It was, to quote Fanny Brice, like pushing a grand piano through a transom window.
It was the hottest day of the summer, July 3, 1985, and the hottest night. I spent the day at the pool with my mom and my three year-old daughter. I knew somehow that it would be that night, even without the predictions of my then-sister who predicted that I was going to celebrate the Fourth with my own little firecracker, so I did not have fried chicken or carrot cake for supper, just a little rice. The cat my mother-in-law gave me jumped on my stomach around 9:00 p.m. while we were watching “Terms of Endearment” and that did it. I called Dr. Rosen after I had gone upstairs for a shower because I knew it would be at least 48 hours before I got another one. He said to go to the hospital around 5:00 a.m. Right. I snorted when I hung up the phone. It rang again 15 minutes later.
“I forgot who I was dealing with; go to the hospital now. I’ll meet you there. And thanks for ruining my Fourth of July.”
“Don’t cry to me; you said this wasn’t going to happen for another week!”
I went upstairs to kiss my daughter while my husband loaded up our ugly green station wagon. Of course, it would be the only time she had ever wet the bed. So there I was at 11:00 at night, changing pajamas and sheets, when my mother found me.
“Are you crazy? Why am I here? Go!” She grabbed my daughter and tucked her into my bed; my husband would find them snuggled together the next morning.
We pulled out of the driveway round 11:30, our suburban neighborhood so quiet that I almost heard the lights switch on and the blinds go up at our friend’s house across the street.
“We woke up Kim and Al.” My husband observed.
“I’m going to kill you,” I responded. I had just seen the gas gauge: empty. “You didn’t think to fill the car up on your way home from work? Everything will be closed tomorrow; it’s the Fourth of July!”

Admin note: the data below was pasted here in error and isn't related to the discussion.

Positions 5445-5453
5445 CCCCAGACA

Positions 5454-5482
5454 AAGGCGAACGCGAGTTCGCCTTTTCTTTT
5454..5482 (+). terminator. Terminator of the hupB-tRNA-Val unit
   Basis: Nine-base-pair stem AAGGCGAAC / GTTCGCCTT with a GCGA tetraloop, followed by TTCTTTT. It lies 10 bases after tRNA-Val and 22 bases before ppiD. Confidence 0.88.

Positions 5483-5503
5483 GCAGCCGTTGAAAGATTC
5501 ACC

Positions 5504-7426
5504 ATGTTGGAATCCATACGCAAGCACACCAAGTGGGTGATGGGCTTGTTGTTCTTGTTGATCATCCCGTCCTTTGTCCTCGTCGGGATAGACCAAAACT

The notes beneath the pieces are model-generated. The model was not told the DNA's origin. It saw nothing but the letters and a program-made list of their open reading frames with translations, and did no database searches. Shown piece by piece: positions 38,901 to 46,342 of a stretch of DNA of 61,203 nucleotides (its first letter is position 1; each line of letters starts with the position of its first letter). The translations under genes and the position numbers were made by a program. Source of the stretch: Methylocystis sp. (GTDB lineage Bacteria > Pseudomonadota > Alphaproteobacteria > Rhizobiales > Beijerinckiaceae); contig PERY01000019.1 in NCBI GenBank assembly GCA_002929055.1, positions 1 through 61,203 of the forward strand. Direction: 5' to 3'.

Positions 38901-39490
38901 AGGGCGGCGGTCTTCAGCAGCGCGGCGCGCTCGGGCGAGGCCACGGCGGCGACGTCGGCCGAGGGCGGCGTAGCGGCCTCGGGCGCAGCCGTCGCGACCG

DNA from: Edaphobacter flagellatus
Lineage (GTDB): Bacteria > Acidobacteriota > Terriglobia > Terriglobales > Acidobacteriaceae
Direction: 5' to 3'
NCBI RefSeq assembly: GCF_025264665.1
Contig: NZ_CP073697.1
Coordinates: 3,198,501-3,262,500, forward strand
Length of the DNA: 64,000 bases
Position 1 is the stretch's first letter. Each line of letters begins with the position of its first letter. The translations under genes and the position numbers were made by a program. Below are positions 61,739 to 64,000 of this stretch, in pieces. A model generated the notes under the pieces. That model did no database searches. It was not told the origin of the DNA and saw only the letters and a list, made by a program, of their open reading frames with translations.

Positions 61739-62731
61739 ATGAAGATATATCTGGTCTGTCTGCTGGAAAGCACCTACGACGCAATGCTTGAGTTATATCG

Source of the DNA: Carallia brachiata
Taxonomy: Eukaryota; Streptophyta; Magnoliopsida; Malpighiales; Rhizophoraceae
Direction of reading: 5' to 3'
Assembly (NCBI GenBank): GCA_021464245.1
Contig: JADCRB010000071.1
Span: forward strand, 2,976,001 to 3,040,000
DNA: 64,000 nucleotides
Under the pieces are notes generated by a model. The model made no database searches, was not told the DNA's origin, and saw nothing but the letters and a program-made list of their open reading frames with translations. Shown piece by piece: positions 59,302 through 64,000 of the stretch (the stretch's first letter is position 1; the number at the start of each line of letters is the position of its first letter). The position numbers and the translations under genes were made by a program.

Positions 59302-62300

“We’ll make it, there’s always some in reserve.”
But gas was now the least of my worries as the first contraction ripped through me. Giving birth hurts like hell. But as soon as they put your newborn baby into your arms, you forget the pain. That’s a good thing or else you would kill that baby that almost killed you and never have another. The human race would have been over almost before it started. You don’t remember the pain until you are in labor again.
The first contraction bitch slaps you into the terrifying realization that you are going to get killed…again. My response was to clamp my knees together, push my feet against the dashboard and pant as we crossed the Twin Bridges. My husband nervously looked over at me, patted my knee and said, almost condescendingly, that it would be all right. It is a testament to the love I felt for him and my survival instinct not to kill the driver of a car speeding along the highway at 60 mph that I did not rip his right arm out of its socket. I am not a placid and uncomplaining woman when I am in labor.
A few moments past midnight, we careened into the ER parking lot at St. Peter’s. My husband, the putz, jumped out of the car, grabbed the overnight bag and headed for the brightly lit entrance. It was then that I noticed the full moon, hanging low in the hazy July night sky. Crazies will be out tonight. And I’m one of them. What was I thinking? I stumbled out of the passenger seat, and holding onto the car, made it to the front bumper before the mother of all contractions hit. I clutched the front fender and summoned the strength to call out the name of the savior I no longer believed in: Jesus H. Christ! It was enough to get my errant husband’s attention; he came back and almost carried me across the parking lot.
We snagged the last wheel chair at the ER entrance. The aging security guard laconically observed that a lot of pregnant women had been coming in that night. “Happens every time there’s a full moon or a holiday,” he said as he held the door for us.
Upstairs, it was a madhouse. I sat on the edge of the bed in one of those ever so attractive hospital gowns while my husband took photos and an innocent intern took my information.